Too often I see executive teams hire different people for business planning, training, and marketing efforts.
When I was doing community engagement and outreach for a rural hospital and clinic, I was frustrated with the walls placed between various departments. You know, the silo effect? In this instance, I am specifically referencing the separation of marketing, human resources, business planning, and community engagement.
The point I want to make here is that by establishing an interconnected "A Team", business planning and marketing efforts can easily flow into and out of one each other. While this seems easier for, or potentially the only choice for small businesses, it ensures consistency across the company internally and externally into the target market. Everyone experiences a similar culture and comes to expect uniformity and flow between different services and products.
Imagine yourself as the employee of a large company where you love the work you do. You are loyal to the company and the brand. You can speak to the mission, vision, and identity of the organization. Out in the community, you overhear two strangers discussing your company in a tone of confusion. They are unsure about conflicting messaging between the marketing on a flyer and an experience while visiting the organization. In other words, these consumers have intuitively identified that the mission, identity, and culture are inconsistent.
How do you respond?
From an internal perspective, it can be challenging to accept that the mission and vision developed during strategic planning efforts may be drastically different than the work culture and customer experience of your company. If you feel strongly that these areas of the organization must be aligned, which only makes sense, then consider designing an inventory or assessment to HONESTLY measure the multifaceted identity alignment. (Or you can always hire me.)
This assessment must offer a hybrid assessment that assumes stories or numbers alone are not enough. Metrics critical to the company's success can be paired with narrative from customers and employees to create a map of direction and terrain. Does the alignment of your planning efforts create pathways easy to navigate with gentle rolling hills and beautiful sights to see along the way? Unfortunately, many company's end up with a map that has zig-zags and cliffs that result in confusion and disappointment resulting in minimal brand loyalty.
The methods I have experienced encourage the inclusion of a diverse team of marketing, training, consumers, leadership, outreach, and more to re-map the brand identity and culture of your company to ensure a healthy future.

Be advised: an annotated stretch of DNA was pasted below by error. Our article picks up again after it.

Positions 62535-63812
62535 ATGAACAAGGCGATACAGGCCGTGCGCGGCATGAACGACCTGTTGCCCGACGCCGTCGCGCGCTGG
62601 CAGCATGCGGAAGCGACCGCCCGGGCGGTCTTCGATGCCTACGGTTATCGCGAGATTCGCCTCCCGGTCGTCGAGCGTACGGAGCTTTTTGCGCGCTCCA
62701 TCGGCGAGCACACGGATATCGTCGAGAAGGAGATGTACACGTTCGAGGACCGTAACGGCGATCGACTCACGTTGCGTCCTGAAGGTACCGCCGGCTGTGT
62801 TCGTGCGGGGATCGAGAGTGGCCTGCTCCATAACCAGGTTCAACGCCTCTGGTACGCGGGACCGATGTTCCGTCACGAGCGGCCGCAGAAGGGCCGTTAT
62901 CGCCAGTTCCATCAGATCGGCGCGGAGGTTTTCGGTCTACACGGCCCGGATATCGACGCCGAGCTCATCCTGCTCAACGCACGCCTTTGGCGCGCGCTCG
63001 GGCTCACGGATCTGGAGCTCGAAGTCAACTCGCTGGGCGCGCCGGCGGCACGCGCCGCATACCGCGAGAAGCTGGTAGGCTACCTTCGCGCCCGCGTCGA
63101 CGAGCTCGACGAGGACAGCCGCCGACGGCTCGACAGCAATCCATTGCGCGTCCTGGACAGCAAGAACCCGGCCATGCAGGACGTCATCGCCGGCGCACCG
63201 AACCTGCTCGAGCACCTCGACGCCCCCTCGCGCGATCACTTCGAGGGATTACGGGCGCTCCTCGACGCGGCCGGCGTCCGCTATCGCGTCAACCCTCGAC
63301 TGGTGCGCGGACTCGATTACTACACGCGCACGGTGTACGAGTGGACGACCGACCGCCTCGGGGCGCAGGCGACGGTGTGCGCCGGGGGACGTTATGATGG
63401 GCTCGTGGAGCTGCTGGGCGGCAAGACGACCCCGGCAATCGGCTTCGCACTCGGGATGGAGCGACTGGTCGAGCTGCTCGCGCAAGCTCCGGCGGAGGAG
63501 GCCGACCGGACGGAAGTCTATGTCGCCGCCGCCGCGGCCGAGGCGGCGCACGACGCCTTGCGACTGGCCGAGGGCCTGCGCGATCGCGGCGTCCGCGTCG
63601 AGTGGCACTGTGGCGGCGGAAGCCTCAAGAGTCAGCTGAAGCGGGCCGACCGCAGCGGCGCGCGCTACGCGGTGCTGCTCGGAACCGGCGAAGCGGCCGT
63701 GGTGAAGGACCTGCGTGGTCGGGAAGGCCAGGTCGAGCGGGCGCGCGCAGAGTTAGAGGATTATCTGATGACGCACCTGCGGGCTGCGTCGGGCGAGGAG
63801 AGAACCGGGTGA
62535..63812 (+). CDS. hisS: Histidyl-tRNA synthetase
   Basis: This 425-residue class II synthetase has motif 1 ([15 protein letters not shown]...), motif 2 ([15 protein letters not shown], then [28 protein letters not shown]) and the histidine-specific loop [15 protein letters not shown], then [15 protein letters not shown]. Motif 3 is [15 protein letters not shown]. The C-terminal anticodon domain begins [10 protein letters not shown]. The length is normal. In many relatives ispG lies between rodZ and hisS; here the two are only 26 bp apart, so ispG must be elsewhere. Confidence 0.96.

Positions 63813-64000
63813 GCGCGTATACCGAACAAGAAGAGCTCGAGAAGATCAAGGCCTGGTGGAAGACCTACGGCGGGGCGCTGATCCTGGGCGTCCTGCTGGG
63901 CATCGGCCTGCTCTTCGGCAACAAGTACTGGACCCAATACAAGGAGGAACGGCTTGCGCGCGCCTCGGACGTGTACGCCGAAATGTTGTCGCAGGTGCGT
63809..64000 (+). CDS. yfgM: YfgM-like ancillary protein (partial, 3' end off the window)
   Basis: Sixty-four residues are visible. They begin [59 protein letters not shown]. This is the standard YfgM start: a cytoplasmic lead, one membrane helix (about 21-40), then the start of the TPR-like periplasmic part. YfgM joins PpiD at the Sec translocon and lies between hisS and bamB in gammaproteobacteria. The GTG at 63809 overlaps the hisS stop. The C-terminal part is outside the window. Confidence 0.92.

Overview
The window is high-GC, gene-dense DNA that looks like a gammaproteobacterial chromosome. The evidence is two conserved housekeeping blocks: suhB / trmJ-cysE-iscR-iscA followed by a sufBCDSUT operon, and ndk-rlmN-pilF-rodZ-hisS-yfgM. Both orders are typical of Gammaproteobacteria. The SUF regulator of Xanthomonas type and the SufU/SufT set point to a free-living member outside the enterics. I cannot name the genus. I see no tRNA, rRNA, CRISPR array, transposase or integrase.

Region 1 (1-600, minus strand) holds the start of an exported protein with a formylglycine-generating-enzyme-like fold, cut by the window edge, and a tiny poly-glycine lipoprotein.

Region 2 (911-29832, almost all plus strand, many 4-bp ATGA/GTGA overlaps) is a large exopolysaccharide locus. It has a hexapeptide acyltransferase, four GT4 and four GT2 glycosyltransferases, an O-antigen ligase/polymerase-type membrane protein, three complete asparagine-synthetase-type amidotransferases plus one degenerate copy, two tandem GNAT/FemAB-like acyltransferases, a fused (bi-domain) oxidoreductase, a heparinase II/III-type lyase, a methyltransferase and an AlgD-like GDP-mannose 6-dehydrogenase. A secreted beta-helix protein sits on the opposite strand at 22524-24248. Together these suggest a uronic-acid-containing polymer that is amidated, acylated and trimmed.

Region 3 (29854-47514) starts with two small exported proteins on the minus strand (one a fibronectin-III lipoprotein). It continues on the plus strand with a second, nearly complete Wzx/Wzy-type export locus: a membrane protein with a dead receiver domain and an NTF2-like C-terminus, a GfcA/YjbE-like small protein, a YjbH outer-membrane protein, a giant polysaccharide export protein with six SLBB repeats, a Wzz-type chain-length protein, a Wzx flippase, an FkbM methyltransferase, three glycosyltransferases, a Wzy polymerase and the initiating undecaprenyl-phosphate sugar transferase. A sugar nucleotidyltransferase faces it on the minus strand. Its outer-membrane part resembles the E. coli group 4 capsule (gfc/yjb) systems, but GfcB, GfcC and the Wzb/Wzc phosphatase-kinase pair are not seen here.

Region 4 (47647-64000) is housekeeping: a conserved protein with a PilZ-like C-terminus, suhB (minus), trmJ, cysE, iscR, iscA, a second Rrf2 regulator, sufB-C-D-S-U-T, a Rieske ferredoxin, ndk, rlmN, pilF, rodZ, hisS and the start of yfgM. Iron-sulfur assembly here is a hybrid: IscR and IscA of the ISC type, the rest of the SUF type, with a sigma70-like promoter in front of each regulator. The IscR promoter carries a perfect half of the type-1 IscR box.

Here's a little what it looks like to blend marketing, training, and planning into a hybrid model:
Step 1: Always begin by clearly articulating the final outcome of the customer. Please write this in everyday human terminology or symbols and graphics rather than the professional lingo of your industry.
Step 2: Determine 3-5 steps on the critical path to reach that key outcome.
Step 3: Begin to fill in details (3-7 strategies) that will effectively implement the steps already laid out on your critical path.
Step 4: Ask if the details planned so far consider and accommodate the demographics and psychographics of thriving employees and satisfied customers.
Step 5: Own the implementation of the project by setting accountability measures for the onset of a new and inclusive company experience.
Of course these steps are simplified, but the essence is portrayed. Start with the end in mind - back track to fill in the details of your plan. Then, follow what you just designed. Losing focus and bringing ego into the process will bring back failure and misalignment. Glimpses of joy and success will be experienced if there is blind-faith in the delivery of creative and courageous plans; but, be sure to keep in mind the balance of employee wellbeing with productivity outputs as well as collaborative efforts with individual responsibility.
The efforts to bring meaning to employee work, fulfillment to customer experience, and purpose to leadership and development can be painstaking when personalities and design processes conflict. Wherever you're at with a company - start-up, scaling, or pivoting - take some time to reflect on some essential design questions:
Have we considered the wellbeing of employees?
Have we included diverse voices from within and external to our organization?
Did disparate departments work together in establishing strategy, identity, and culture?
Do we balance demands for collaboration and individual accountability?
My favorite projects are working alongside teams to simplify complex projects and help bring joy to change processes. The most fun comes in facilitating relationships and trust for deep brainstorming and reflection in the process of recreating work culture and conditions, customer-employee or customer-product interactions, and executive team fulfillment.